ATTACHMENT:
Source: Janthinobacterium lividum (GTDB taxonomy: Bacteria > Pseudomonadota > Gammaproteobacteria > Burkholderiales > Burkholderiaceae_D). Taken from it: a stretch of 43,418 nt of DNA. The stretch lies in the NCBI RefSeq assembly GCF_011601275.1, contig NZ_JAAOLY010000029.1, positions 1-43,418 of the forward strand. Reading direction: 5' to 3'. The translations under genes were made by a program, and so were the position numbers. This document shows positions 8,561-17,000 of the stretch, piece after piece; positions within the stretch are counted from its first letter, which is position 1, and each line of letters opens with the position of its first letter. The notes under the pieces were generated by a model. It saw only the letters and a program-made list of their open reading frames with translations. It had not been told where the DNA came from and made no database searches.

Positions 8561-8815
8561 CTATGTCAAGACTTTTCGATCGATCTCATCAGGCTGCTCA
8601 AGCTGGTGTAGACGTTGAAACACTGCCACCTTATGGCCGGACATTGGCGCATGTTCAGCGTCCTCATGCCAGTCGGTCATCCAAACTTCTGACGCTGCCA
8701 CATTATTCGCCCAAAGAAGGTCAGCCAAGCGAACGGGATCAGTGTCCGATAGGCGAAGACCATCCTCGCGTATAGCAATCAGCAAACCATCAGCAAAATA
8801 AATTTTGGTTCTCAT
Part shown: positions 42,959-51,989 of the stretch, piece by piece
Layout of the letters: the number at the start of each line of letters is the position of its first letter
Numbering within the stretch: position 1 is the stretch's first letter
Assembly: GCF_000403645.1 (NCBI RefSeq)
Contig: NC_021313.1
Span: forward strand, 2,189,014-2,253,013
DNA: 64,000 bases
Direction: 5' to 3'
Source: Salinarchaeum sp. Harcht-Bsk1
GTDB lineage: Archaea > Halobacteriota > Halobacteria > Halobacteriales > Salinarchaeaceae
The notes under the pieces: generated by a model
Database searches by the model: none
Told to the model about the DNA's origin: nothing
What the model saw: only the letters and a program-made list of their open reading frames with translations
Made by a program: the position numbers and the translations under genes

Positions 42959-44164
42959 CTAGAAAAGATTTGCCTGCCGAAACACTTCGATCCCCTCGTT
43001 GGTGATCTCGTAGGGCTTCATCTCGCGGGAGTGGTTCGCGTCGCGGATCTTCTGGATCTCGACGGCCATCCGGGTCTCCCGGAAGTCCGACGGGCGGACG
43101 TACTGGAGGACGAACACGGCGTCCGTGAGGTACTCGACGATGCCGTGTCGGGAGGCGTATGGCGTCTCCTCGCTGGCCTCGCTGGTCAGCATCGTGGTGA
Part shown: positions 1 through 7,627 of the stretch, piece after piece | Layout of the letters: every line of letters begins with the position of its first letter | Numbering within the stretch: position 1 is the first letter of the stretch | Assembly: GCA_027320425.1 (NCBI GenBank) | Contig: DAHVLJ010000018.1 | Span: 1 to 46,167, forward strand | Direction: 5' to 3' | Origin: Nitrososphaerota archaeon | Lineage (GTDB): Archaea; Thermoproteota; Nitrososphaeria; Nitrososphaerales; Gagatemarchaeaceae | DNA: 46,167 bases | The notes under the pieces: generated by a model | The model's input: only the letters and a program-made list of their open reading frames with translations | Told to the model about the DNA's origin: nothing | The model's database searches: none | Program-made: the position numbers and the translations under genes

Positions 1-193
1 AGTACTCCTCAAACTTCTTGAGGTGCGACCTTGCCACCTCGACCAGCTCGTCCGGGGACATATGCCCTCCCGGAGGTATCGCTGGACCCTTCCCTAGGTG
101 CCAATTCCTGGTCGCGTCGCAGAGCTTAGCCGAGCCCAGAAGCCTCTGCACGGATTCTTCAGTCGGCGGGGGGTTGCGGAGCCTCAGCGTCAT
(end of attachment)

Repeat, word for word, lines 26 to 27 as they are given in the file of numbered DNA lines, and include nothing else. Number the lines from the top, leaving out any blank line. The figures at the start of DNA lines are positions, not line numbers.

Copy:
Part shown: positions 1 through 7,627 of the stretch, piece after piece | Layout of the letters: every line of letters begins with the position of its first letter | Numbering within the stretch: position 1 is the first letter of the stretch | Assembly: GCA_027320425.1 (NCBI GenBank) | Contig: DAHVLJ010000018.1 | Span: 1 to 46,167, forward strand | Direction: 5' to 3' | Origin: Nitrososphaerota archaeon | Lineage (GTDB): Archaea; Thermoproteota; Nitrososphaeria; Nitrososphaerales; Gagatemarchaeaceae | DNA: 46,167 bases | The notes under the pieces: generated by a model | The model's input: only the letters and a program-made list of their open reading frames with translations | Told to the model about the DNA's origin: nothing | The model's database searches: none | Program-made: the position numbers and the translations under genes

Positions 1-193